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    In England the prescriptions are being cut down to just bread and flour. Really pathetic country who couldn't careless about Coeliac's . The restaurants lie about being gluten-free, the supermarkets are always recalling gluten-free products because they have gluten them. It almost feels like everyone's against Coeliac's if you look on some websites in the UK. I wish I could snap my fingers and the whole of UK became Coeliac's as that's the only way it would be taken seriously, unfortunately.

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    I can see the argument for the goverment helping celiac patients with their food purchases, since not eating gluten is the only way they can stay healthy. However. That being said, then you are being watched by Big Brother (gov't), Big Ag (the food corporations and big supermarket chains), health insurance companies, as well as pharma corporations, all of which will have a say in what you can eat, how much you can eat, how healthy that food will be--because as we all know, processed and refined food is worse for the body's health, glycemic-index, etc., than organic, whole food, unprocessed foods. I would very much prefer myself to buy all of my own food and leave all of these entities OUT of my food purchasing decisions. They have absolutely NO RIGHT to be there, tampering in any way, with what I wish to eat (provided it's gluten free) and what I want to eat (organic vs industrial man made food products).

     

    I agree with England; we need to completely kick gluten out of the entire feed chain, as it is now becoming very apparent that gluten is bad for anyone to consume, not just those with celiac or gluten intolerance. Then again, all of the systems need to be dismantled and started anew, with better and healthier food choices across the board.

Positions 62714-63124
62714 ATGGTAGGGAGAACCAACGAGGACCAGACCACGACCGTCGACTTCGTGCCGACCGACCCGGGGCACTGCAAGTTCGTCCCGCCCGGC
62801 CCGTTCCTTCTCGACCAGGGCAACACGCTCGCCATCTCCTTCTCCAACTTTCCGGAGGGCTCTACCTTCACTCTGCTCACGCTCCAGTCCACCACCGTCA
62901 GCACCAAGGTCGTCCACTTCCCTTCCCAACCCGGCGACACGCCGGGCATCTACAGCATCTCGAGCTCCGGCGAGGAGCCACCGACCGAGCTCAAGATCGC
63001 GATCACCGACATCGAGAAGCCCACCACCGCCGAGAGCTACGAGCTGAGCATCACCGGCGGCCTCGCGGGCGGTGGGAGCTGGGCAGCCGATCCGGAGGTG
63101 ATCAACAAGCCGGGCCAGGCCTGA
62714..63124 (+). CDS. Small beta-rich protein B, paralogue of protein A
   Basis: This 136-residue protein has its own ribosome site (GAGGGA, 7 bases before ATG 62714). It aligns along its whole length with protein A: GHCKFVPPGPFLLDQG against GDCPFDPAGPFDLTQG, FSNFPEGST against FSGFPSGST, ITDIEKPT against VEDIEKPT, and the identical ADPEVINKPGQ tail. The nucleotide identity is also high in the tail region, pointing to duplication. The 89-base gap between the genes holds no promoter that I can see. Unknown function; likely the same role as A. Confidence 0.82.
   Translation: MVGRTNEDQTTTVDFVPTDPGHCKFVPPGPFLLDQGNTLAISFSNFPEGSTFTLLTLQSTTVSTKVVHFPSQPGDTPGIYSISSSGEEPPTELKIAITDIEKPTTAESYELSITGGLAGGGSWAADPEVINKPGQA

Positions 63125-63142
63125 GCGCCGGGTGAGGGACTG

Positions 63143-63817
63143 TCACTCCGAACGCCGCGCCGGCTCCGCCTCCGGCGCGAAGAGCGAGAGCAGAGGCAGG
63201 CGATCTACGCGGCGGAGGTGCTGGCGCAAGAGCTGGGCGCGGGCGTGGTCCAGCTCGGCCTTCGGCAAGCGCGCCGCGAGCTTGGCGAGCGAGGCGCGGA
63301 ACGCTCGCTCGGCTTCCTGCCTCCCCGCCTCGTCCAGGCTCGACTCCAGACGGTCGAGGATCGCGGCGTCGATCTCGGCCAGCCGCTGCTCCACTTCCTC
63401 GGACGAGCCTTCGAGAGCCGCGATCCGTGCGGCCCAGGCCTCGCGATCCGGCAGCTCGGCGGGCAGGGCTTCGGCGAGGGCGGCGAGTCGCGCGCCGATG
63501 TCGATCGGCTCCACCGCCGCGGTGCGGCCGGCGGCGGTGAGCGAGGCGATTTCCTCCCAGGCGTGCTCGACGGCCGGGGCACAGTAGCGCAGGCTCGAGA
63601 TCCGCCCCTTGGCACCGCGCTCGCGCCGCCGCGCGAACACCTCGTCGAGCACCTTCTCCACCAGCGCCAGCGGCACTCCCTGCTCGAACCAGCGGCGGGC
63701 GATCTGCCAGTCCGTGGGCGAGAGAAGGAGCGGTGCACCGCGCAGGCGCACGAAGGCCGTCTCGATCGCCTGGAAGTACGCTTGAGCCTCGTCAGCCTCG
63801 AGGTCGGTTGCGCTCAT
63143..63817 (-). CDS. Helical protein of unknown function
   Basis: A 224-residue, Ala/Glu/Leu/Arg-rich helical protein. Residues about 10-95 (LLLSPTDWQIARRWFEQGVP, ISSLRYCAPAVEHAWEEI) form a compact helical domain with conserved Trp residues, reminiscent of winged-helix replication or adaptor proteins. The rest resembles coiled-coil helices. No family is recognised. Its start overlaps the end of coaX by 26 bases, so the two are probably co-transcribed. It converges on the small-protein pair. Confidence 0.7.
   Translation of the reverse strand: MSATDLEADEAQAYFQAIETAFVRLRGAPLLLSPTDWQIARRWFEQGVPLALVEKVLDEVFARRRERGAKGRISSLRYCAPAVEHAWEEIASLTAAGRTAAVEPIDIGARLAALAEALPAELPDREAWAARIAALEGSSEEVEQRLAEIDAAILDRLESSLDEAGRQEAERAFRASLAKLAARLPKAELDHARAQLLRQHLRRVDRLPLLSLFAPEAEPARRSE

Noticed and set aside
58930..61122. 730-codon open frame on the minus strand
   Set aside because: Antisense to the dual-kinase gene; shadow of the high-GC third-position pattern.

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    Hello! This is a great idea. I'm from ROMANIA, UE but in my country I don't have any aid from medical insurance or another institute of Romanian State.

     

    In Romania, I believe it is urgently necessary to learn about celiac disease. There are very few celiac disease specialists here. I believe the International Institute of Medicine must take action to inform the Romanian Government.

     

    Please don't forget: celiac disease is a handicap.

    High price of gluten-free food contributes directly to malnutrition, and combined with malabsorbtion, generates bad quality of life.

     

    Please help, in Romania we don't have it right.

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  • About Me

    Jefferson Adams is Celiac.com's senior writer and Digital Content Director. He earned his B.A. and M.F.A. at Arizona State University, and has authored more than 2,500 articles on celiac disease. His coursework includes studies in science, scientific methodology, biology, anatomy, medicine, logic, and advanced research. He previously served as SF Health News Examiner for Examiner.com, and devised health and medical content for Sharecare.com. Jefferson has spoken about celiac disease to the media, including an appearance on the KQED radio show Forum, and is the editor of the book "Cereal Killers" by Scott Adams and Ron Hoggan, Ed.D.